Robert Graves drives across land just north of U.S. 278 that has been in his family for more than 130 years.
He points nostalgically to the house where he was born and the dirt road where he raced horses as a boy.
Now, at 73, he still comes to the property to ride a few days a week.
But, despite the family's strong ties to the land, it has become too valuable to remain simply animal pastures, Graves said.
As he sat on a chestnut-colored horse, Graves looked around at the covered riding arena and imagined one day it might be an open-air market.
As he drove his heavy-duty pickup through the property, he swept his arm along a lagoon built by his father more than 50 years ago and described how he thinks a plaza with quaint shops and restaurants could rise there.
Graves and two of his cousins, John and Paul, are asking Beaufort County Council to rezone part of the land -- a 142-acre tract -- so that those ideas and others could become a reality.
Their ambitions, however, have been curtailed by what bounds their property to the west -- a three-quarter-mile stretch of environmentally sensitive shoreline along the Okatie River.
Beaufort County officials say rezoning the property would invite construction that would further degrade the river.
The family counters that it's unfair to preserve the river at their expense, especially as other development approved by the county pops up all around them.
"Robert and his cousins are being held to a higher standard than other folks that have recently developed in the area," said Milt Rhodes, a former Beaufort County planner hired by the family.
County Council will vote Monday on a proposal to rezone the tract from rural and rural transitional overlay to commercial and suburban districts. County staff and the council's Natural Resources Committee have recommended the request be denied.
Rhodes said the 142-acre plot became an "island of underdevelopment in a sea of development" starting in the late 1990s and early 2000s. The land's southernmost border is U.S. 278. Berkeley Hall runs along the tract's eastern side; Sun City Hilton Head is across the Okatie, to the west; and the Island West golf course and three car dealerships are to the south.
Most of the land now occupied by residential developments was once owned by International Paper. But the Graves family owned some of it, including parcels now occupied by Stokes Brown Toyota, Hilton Head Island Honda, Mercedes Benz of Hilton Head and the Island West golf course and part of its neighborhood, according to the Beaufort County Register of Deeds.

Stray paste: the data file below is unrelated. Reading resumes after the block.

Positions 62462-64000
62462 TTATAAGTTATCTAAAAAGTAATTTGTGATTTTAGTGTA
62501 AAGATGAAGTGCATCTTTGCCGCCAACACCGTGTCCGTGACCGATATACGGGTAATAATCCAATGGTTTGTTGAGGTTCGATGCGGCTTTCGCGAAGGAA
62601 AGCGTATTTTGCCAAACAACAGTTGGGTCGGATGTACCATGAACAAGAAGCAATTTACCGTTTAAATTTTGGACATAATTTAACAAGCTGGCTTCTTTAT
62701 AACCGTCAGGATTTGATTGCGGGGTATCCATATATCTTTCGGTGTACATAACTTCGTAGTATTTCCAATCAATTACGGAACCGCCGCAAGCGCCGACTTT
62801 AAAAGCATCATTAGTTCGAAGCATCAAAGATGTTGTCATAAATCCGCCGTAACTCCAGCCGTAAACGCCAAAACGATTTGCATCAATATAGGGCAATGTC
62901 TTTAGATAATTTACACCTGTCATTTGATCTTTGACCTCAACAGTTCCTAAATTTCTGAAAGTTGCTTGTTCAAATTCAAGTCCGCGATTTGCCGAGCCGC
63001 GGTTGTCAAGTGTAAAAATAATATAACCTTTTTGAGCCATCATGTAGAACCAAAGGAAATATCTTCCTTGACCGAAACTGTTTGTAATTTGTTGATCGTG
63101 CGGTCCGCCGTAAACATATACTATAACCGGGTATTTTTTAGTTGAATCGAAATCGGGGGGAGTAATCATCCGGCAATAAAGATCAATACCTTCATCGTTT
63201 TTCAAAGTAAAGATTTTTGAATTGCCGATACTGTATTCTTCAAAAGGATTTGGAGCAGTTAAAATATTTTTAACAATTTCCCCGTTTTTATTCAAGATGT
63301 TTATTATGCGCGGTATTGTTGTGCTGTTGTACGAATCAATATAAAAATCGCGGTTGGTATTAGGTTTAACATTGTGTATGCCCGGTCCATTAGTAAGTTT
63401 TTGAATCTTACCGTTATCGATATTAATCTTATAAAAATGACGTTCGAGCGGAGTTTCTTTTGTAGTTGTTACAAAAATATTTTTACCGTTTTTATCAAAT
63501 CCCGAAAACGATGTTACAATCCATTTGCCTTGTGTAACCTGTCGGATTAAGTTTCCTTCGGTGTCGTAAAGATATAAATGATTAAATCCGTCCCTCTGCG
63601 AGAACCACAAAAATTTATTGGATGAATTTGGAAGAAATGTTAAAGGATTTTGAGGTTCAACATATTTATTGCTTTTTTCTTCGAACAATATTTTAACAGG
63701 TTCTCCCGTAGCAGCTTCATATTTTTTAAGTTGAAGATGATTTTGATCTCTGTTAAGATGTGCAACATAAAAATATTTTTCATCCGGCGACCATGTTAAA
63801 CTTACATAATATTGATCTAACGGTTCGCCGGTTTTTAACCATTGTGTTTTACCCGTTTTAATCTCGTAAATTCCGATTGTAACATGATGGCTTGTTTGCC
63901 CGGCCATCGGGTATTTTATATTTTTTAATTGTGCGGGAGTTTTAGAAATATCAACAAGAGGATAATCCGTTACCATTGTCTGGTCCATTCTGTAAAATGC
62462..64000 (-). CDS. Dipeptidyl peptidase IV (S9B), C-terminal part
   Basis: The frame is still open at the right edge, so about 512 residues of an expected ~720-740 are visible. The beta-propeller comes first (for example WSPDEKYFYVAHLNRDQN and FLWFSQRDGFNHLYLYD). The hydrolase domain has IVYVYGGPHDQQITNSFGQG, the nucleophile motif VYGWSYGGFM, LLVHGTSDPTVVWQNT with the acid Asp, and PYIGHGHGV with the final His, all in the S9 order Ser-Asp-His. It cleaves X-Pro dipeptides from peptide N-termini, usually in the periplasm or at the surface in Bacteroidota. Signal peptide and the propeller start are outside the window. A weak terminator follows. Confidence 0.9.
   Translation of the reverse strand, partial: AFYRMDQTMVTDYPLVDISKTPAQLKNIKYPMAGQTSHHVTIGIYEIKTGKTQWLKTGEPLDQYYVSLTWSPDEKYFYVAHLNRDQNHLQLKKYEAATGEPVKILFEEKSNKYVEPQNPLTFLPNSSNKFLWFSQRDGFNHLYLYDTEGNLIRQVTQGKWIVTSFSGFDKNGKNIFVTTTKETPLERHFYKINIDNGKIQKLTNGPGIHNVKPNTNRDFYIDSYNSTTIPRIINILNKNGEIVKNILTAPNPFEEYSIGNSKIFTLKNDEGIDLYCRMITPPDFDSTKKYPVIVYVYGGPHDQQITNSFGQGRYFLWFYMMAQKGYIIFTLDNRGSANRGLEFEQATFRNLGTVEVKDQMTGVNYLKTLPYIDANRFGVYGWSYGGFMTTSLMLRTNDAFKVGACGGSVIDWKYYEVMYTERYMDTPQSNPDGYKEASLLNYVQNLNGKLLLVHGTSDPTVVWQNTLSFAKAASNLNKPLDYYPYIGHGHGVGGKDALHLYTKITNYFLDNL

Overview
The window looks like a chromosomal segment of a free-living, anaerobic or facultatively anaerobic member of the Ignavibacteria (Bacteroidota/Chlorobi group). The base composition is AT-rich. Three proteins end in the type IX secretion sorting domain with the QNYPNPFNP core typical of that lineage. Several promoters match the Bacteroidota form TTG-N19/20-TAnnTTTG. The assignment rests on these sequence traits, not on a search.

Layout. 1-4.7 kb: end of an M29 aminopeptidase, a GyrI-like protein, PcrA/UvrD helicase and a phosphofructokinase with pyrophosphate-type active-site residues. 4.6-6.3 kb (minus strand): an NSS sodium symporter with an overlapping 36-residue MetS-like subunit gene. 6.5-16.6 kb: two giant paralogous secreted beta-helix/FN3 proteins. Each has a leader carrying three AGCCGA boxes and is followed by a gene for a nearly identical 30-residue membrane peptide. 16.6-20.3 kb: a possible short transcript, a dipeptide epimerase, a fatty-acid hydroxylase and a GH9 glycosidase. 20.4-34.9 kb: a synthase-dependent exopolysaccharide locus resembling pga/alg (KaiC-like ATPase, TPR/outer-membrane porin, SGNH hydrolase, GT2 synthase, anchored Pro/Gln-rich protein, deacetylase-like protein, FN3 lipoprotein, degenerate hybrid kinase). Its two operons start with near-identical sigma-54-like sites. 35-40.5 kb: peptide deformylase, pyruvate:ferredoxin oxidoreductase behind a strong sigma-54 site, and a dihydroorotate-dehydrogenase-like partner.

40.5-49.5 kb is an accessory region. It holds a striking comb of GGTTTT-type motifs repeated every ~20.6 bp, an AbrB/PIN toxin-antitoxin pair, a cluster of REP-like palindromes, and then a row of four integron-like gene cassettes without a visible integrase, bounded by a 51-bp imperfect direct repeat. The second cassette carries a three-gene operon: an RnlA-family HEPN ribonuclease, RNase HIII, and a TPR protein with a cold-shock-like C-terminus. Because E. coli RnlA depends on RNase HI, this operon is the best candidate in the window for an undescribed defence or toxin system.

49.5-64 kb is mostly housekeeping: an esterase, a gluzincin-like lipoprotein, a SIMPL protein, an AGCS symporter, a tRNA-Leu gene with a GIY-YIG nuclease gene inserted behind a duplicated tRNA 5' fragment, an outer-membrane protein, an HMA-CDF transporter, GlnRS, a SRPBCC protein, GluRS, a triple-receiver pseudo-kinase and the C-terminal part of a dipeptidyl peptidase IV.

Attempts to determine the sale price of the parcels were unsuccessful Saturday because the property records section of the Register of Deeds web site was down for maintenance.
Council Vice Chairman Paul Sommerville said that while he sympathizes with the family, the health of the Okatie headwaters will likely take precedence when he casts his vote.
"The Graves have always been excellent stewards of the river," he said. "But I can't imagine anyone -- and I mean anyone -- asking for an upzoning of that magnitude on the headwaters of the Okatie River."
The river was designated as impaired and closed to shell fishing in 1995 by the S.C. Department of Health and Environmental Control. Further development -- and the runoff that accompanies it -- could lead to further degradation, county staff and others have asserted.
Current zoning allows construction of as many as 57 houses and 5,000 square feet of commercial space. The proposed rezoning would loosen restrictions on density and impervious surfaces, allowing as many as 428 houses and 1.4 million square feet of office space, according to the county staff.
As much as half of the land could be covered in impervious surfaces -- sidewalks and parking lots, for example -- according to an estimate presented to the Natural Resources Committee by the S.C. Coastal Conservation League. Such surfaces increase pollutants in water because they covers the soil that naturally filters out pollutants, according the DHEC. Those estimates assume too much, Jim Scheider, Graves' attorney, argues.
"By rezoning, you're not giving tacit approval to just build anything within that category of zoning," he said. "You still have to come in and justify the various uses."
Both the county and the family have said they are willing to compromise, but the parties aren't in negotiations.Sommerville said talks could not begin until the current proposal is voted on or withdrawn.The family discussed selling the land to the county's Open Land Trust in July but balked because they thought the property appraisal was too low.
The county has asked the family to submit a master plan or a planned unit development proposal as part of the rezoning request; the Graves have refused, arguing that doing so would restrict the use of their land.
In any case, specific plans aren't required for a rezoning application, Scheider said. Robert Graves said he's open to an agreement that would bar big-box stores or car dealerships if a fair compromise with the county can be reached.
"If they have those (concerns), it doesn't offend me to have a discussion to agree what not to do," he said. "I have confidence and faith that our elected officials will be fair in the end."
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